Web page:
Introducing competition into the delivery of public services, as through competitive contracting, can help stretch scarce tax dollars, often saving 20-50 percent. Politically, however, privatization can be extremely difficult, since public employees often view privatization as a threat to their livelihood.
The cooperation of public workers is essential to a successful privatization program, and public officials should communicate a commitment to fair treatment for current employees. Fortunately, privatization need not be a hardship for public workers. There are a number of techniques available to officials to insulate workers almost entirely from the potential of job loss, including:working within the rate of attrition; having contractors hire displaced workers; and offering early retirement incentives.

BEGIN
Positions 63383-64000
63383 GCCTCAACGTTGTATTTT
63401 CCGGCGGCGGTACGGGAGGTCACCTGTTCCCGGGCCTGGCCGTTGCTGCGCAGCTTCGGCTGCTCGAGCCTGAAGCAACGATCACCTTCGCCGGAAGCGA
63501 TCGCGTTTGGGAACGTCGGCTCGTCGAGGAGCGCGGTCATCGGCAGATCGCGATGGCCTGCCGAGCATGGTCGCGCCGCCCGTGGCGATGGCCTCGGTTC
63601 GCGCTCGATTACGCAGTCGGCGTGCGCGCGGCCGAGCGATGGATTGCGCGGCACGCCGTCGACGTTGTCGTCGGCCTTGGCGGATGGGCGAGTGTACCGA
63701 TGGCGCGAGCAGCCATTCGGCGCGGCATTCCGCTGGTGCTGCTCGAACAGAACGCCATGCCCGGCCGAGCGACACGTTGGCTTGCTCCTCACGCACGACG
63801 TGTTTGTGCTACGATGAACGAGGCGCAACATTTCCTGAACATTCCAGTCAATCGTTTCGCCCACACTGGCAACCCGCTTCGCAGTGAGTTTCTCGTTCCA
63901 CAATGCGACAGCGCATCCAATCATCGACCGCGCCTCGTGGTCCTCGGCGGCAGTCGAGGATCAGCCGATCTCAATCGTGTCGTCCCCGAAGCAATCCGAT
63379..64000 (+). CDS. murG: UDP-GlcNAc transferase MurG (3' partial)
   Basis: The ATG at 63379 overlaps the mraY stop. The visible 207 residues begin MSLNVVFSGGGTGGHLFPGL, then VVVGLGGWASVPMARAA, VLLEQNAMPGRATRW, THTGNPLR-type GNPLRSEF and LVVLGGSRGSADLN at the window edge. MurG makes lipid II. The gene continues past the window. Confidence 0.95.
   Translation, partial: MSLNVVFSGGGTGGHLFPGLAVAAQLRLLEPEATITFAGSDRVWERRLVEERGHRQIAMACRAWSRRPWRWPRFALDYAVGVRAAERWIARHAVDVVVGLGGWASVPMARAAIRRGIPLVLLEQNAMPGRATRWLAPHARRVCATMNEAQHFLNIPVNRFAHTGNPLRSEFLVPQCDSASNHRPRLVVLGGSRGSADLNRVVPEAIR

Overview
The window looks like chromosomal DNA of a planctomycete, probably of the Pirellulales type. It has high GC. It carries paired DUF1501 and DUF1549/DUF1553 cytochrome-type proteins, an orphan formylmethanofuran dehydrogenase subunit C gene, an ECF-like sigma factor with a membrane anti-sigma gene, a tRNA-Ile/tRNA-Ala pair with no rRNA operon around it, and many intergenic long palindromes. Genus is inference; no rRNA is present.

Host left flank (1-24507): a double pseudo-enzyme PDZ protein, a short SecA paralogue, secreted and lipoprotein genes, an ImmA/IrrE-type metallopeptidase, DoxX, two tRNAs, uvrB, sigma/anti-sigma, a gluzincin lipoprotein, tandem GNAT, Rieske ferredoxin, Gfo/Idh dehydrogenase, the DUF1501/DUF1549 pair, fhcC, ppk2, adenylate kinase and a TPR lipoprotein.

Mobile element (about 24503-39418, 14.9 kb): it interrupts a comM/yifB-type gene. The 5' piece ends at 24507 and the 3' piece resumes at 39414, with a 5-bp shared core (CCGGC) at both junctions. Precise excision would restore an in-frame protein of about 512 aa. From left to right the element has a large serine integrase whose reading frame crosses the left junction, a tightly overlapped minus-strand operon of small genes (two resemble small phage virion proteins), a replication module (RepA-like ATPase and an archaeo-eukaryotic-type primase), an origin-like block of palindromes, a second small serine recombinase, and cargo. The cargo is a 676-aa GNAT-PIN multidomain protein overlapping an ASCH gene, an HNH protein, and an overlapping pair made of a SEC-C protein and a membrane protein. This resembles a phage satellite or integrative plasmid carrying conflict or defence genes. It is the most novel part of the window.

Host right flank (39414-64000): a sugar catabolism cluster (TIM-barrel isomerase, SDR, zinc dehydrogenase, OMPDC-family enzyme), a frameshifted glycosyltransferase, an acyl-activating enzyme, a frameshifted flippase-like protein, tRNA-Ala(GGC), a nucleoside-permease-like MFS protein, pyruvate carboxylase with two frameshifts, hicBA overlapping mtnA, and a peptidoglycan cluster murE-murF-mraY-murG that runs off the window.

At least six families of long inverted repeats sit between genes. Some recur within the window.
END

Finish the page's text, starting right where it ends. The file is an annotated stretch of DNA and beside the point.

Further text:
Other strategies exist to ease the transition to a competitive environment. For example, public departments should not only be encouraged to compete against private contractors but should also be offered guidance to help make them competitive.
Gaining the cooperation of public-sector managers is also important, since they frequently fear a loss of control and diminished authority. It is possible to restructure managerial incentives to promote good decision making. If some of the benefits of productivity gains accrue to their departments, public managers are more likely to take advantage of cost-effective approaches to service provision such as competitive contracting.
Structuring privatizations so that employees are treated fairly can make possible changes that ultimately benefit citizens and taxpayers. Though often difficult to introduce, the ultimate goal of privatization—quality services at lower costs-is popular with voters.